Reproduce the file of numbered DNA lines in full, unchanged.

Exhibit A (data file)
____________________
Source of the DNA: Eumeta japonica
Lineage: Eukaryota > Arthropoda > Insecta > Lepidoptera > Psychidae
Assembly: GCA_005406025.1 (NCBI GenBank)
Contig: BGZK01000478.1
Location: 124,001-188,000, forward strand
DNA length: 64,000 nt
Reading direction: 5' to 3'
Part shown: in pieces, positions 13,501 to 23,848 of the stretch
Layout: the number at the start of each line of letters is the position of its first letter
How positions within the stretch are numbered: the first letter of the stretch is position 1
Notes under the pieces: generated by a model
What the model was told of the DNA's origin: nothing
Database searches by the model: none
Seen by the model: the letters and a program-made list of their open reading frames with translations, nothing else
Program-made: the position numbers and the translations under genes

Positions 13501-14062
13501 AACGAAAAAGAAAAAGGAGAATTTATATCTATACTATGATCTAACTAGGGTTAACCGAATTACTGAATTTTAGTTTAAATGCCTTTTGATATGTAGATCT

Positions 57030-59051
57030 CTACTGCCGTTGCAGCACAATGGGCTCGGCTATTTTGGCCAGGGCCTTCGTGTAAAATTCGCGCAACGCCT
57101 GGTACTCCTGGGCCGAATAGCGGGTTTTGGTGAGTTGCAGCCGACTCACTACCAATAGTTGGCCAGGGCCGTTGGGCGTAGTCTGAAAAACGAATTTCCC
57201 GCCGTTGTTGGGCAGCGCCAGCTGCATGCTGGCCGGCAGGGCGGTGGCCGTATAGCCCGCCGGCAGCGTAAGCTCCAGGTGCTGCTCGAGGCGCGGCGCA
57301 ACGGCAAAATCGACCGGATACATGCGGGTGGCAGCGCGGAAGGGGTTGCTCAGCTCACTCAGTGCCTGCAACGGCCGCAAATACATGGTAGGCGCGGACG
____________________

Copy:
Source of the DNA: Eumeta japonica
Lineage: Eukaryota > Arthropoda > Insecta > Lepidoptera > Psychidae
Assembly: GCA_005406025.1 (NCBI GenBank)
Contig: BGZK01000478.1
Location: 124,001-188,000, forward strand
DNA length: 64,000 nt
Reading direction: 5' to 3'
Part shown: in pieces, positions 13,501 to 23,848 of the stretch
Layout: the number at the start of each line of letters is the position of its first letter
How positions within the stretch are numbered: the first letter of the stretch is position 1
Notes under the pieces: generated by a model
What the model was told of the DNA's origin: nothing
Database searches by the model: none
Seen by the model: the letters and a program-made list of their open reading frames with translations, nothing else
Program-made: the position numbers and the translations under genes

Positions 13501-14062
13501 AACGAAAAAGAAAAAGGAGAATTTATATCTATACTATGATCTAACTAGGGTTAACCGAATTACTGAATTTTAGTTTAAATGCCTTTTGATATGTAGATCT

Positions 57030-59051
57030 CTACTGCCGTTGCAGCACAATGGGCTCGGCTATTTTGGCCAGGGCCTTCGTGTAAAATTCGCGCAACGCCT
57101 GGTACTCCTGGGCCGAATAGCGGGTTTTGGTGAGTTGCAGCCGACTCACTACCAATAGTTGGCCAGGGCCGTTGGGCGTAGTCTGAAAAACGAATTTCCC
57201 GCCGTTGTTGGGCAGCGCCAGCTGCATGCTGGCCGGCAGGGCGGTGGCCGTATAGCCCGCCGGCAGCGTAAGCTCCAGGTGCTGCTCGAGGCGCGGCGCA
57301 ACGGCAAAATCGACCGGATACATGCGGGTGGCAGCGCGGAAGGGGTTGCTCAGCTCACTCAGTGCCTGCAACGGCCGCAAATACATGGTAGGCGCGGACG